BitPyLock ransomware leaves decryption key visible in decompiled code


The Sonicwall threat research team have recently observed a new variant of BitPyLock ransomware.  This family of ransomware surfaced in early 2020.  It encrypts files and also threatens extortion by claiming to have sent files to the attackers server.  This claim, however, is not true.  In addition to this, the decryption key can be easily obtained through basic reverse engineering.


Infection Cycle:


Upon infection, files on the system are encrypted.  Unlike most ransomware, the filenames remain unchanged.


The following message is displayed on the desktop:


The note mentions that files have been transfered to the attackers server.  However, this is not the case.  There was no network traffic observed during the infection cycle.


The following keys are added to the registry:

  • HKEY_CURRENT_USER\Software\Rnz     ID “1”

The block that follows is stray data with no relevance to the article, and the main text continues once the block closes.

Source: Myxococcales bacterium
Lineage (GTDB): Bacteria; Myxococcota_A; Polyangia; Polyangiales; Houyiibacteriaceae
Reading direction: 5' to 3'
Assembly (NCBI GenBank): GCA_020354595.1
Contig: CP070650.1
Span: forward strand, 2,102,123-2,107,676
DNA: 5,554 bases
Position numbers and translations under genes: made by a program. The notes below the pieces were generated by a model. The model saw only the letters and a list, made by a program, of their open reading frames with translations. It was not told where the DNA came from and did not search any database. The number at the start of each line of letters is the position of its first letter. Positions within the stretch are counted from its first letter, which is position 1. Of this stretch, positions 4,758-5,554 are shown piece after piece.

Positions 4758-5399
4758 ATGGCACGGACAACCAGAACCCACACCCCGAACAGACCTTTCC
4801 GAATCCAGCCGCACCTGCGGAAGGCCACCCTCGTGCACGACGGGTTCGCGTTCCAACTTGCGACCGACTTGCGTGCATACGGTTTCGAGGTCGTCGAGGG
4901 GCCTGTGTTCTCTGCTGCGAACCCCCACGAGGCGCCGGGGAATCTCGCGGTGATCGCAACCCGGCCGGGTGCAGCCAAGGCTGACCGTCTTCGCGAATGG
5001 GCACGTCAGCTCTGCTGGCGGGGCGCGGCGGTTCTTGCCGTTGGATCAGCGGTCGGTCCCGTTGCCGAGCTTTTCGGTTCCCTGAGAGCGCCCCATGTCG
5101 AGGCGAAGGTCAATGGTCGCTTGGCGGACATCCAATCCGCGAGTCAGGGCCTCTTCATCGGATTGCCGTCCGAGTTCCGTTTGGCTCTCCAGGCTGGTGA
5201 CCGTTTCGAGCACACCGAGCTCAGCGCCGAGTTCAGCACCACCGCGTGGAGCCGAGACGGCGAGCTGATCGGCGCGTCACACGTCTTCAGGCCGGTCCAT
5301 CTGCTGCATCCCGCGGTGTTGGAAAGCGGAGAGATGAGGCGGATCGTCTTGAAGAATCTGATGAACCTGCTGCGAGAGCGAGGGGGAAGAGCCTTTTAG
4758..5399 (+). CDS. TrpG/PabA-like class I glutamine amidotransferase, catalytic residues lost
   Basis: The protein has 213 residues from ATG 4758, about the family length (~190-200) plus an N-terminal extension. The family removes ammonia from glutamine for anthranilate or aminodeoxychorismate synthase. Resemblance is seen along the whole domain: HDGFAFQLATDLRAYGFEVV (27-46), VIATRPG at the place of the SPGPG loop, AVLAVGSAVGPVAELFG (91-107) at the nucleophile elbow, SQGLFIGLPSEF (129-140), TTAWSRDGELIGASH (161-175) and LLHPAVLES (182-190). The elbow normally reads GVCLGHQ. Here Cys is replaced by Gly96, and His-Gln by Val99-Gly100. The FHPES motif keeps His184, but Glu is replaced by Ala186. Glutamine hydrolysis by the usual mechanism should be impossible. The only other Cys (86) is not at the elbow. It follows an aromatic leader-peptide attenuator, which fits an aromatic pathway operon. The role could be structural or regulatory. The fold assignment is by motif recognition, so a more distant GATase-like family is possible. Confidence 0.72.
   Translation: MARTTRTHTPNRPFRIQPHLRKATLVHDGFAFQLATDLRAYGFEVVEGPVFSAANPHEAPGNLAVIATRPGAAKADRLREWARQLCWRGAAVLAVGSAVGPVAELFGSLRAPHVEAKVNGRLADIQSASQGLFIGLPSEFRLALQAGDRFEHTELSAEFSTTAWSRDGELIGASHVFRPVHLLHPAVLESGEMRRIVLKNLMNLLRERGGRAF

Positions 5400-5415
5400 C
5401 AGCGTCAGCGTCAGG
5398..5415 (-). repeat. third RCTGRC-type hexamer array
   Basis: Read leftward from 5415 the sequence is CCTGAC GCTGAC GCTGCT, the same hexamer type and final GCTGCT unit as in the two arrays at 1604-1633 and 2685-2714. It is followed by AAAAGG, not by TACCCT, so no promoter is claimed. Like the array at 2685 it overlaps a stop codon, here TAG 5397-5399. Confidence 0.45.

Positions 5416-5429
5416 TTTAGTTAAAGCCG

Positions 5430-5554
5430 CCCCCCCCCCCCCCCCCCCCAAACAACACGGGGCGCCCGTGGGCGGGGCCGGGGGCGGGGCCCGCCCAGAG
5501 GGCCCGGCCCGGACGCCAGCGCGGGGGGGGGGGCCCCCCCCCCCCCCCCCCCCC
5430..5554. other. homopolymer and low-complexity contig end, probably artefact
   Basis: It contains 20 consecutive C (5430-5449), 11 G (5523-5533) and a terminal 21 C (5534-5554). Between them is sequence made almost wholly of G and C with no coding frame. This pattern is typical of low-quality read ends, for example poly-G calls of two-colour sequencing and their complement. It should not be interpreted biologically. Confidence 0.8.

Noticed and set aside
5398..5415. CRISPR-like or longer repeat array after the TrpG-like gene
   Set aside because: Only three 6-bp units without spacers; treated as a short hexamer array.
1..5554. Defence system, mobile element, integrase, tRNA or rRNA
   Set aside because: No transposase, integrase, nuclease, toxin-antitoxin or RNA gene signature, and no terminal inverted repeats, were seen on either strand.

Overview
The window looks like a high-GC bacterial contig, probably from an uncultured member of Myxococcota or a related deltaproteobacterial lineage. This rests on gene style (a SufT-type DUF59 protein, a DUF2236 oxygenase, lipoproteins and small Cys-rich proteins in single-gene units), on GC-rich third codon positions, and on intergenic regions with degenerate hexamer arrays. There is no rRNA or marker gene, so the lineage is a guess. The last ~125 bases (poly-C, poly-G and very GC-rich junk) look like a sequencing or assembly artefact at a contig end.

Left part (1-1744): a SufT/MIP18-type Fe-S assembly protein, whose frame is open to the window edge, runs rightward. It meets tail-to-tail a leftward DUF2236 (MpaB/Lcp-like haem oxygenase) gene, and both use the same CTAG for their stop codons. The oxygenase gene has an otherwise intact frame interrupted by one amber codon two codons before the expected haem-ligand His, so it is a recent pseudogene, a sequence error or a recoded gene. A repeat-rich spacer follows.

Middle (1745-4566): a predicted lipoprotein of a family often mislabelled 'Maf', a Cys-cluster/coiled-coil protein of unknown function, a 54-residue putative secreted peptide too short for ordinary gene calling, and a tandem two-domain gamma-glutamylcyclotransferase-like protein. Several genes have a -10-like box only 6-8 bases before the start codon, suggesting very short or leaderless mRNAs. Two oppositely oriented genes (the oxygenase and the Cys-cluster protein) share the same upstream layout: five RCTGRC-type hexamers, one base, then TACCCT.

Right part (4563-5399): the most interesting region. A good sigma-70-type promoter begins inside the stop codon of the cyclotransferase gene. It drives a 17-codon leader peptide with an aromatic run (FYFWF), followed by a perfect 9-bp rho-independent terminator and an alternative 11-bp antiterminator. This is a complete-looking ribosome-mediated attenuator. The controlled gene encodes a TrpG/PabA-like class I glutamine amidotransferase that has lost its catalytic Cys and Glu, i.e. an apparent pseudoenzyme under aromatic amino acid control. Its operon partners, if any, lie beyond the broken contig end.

• HKEY_USERS\S-1-5-21-4236731928-1562650142-1211730654-1001\Software\Rnz      ID      “1”


The following file is added to the filesystem:

  • %APPDATA%\Roaming\rnz.bin


rnz.bin contains the following data (list of encrypted files):


Each encrypted file has the string “root” prepended to its contents:


The malware is written in C# and is trivial to decompile.  The encryption and decryption functions can be easily seen in the code:



A registry key is added to mark infection:


The decryption key and file type targets can be clearly seen in the code:


The following file types are targeted for encryption: